As you know, about a year and a half ago, we moved from Manhattan to San Francisco in order to be closer to Tartine. I mean, the Ferry Building. No, wait, it was for Andrew's work. Or was it Tartine? It's hard to keep track here in the land of the Lotos Eaters. Whatever the case, we're down to our last few months here, so Bee and I have been trying to stop by Tartine once every week or two, lest we find ourselves regretting morning buns not eaten.
Tartine really is all about the morning bun for me. Okay, and the croissants, of course, I'm not dumb. Do you know that I've never even tasted the famous bread? Until the bread book came out, I actually didn't know it was possible for any old person off the street to buy the bread. I had heard that you had to be on "the list." It turns out that you, yes you, and I can buy it, if we call three days ahead and pay in advance (and then also stand in a line? I'm not really clear on that part).
But why not make it at home? You can spare 15 minutes a day for the next three weeks tending a starter, can't you? Call it your meditation practice. And really, haven't your pants been feeling extra loose? You look like you could use a slice of bread.
When I first saw and read about this book, I thought, no no no no no, I do not need to get into making a starter, and I don't even like sourdough bread that much. Although it was hard to resist another beautiful book from Tartine, I just knew that a bread-baking adventure was not what I needed. It was reported that the basic bread recipe went on for pages on end; the very thought of such a recipe drove me to bed for a contemplative nap. But then the January Martha Stewart Living included a condensed version of Chad Robertson's recipe, and it was on. The man advocated dipping hunks of bread in vinaigrette; what kind of stomachless fool would I be to ignore whatever else he had to offer? If I could bake a decent loaf of bread from the Martha version of his recipe, I would buy the whole book.
In a development that will surprise exactly no one, I procrastinated starting the starter, reluctant to commit. Once I had started it, however, I actually looked forward to its daily feeding, despite the fact that I really don't like getting my hands all ooky. The early days were thrillingly full of promise. In the dark middle period, I worried that my starter wasn't showing enough activity, so I started randomly tweaking because I figured it might be dead anyway: a few times I let it sit for 36 hours instead of 24, and I made it dryer or wetter according to some instinct I certainly didn't believe I had. It never started rising and falling predictably, the way it was supposed to, but neither did it start smelling or looking foul, so I kept at it. Almost four weeks after beginning, when I made a levain that floated (the first one I made never did), I baked.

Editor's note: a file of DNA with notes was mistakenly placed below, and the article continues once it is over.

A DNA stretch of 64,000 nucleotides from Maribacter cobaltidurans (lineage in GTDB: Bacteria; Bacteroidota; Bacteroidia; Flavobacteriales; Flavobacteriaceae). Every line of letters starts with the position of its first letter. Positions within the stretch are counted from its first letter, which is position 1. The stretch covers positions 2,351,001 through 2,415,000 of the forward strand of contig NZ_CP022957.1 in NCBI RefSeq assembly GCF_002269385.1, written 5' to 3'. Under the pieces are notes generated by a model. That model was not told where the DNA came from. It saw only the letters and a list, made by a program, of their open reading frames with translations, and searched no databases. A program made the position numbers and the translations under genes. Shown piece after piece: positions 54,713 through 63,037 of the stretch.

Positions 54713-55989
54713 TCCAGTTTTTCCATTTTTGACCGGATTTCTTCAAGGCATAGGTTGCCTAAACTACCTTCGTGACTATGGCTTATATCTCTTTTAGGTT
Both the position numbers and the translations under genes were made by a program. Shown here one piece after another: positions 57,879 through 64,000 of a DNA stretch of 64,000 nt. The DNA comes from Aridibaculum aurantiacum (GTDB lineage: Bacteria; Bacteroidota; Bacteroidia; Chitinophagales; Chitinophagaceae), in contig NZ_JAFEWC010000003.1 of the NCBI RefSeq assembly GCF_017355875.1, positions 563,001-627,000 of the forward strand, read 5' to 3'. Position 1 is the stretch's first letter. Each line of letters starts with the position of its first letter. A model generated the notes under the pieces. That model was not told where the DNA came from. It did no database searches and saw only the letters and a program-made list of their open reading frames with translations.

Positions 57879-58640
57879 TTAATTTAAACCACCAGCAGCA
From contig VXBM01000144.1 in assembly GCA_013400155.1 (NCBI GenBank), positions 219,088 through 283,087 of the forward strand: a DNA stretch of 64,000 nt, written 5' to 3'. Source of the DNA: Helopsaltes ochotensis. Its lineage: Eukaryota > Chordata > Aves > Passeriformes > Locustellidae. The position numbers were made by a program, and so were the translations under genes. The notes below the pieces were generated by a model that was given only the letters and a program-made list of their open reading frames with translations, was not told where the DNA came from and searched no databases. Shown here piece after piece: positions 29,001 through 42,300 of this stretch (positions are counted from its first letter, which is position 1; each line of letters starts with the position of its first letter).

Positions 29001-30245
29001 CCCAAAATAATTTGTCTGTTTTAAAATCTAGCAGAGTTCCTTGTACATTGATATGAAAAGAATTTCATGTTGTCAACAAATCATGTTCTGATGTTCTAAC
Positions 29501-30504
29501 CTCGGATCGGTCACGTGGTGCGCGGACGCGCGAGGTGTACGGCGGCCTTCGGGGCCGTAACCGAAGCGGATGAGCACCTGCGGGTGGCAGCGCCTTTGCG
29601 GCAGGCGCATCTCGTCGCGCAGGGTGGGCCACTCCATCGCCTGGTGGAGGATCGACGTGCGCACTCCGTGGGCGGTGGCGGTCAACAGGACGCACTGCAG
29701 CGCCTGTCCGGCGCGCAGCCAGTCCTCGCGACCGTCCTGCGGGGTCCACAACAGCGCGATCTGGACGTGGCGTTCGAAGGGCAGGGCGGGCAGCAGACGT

And the bread is terrific! I suppose my mental tag for this kind of bread is "levain" or "country," "sourdough" being something I tasted and didn't like when I was eight. I didn't realize that the crusty brown Frenchified bread I've enjoyed all these years was probably made from a starter.
My first loaf puffed up gorgeously. (You bake this bread in a covered Dutch oven.) When I cut in I realized that this was because its interior holes were far too large. I think I let the final proofing go on a little too long, worried that my room was too cold; or perhaps my improvised shaping technique is to blame. Nevertheless, it looked and tasted wonderful.
Not ideal for a tuna fish sandwich, maybe, but this did not keep us from making croques monsieur! DIVINE. I followed this recipe, skipping the potatoes, using aged cheddar instead of gruyere, and slathering with slightly less bechamel than called for (plus 1/8 teaspoon cayenne in the bechamel).
Again, I followed the Martha instructions for the bread, which apparently differ slightly from the book (and might be a little more precise? I still don't have the book in my hands but hope to soon). My only changes were fiddling slightly with the starter as described above and failing to slash the top of my unbaked bread with a razor blade. I looked to this post from SFWeekly for moral support, and it led me to this page at Breadtopia, which gave me the information I need to keep my starter alive (I hope) without feeding it every single day.
Since I had pretty much convinced myself that my first attempt at this loaf would not work out, I was extra pleased when it did. It has given me unrealistic faith in the less successful parts of our tabletop garden. The bean and chickpea plants are thriving (perhaps because Bee greets them with a hearty, "good mornin', beans!" several times a day), but our carrot stumps, avocado pits, citrus seeds, and funny pineapple top have yet to show new growth. Undeterred, sustained by bread and hope, we plan to plant radish seeds.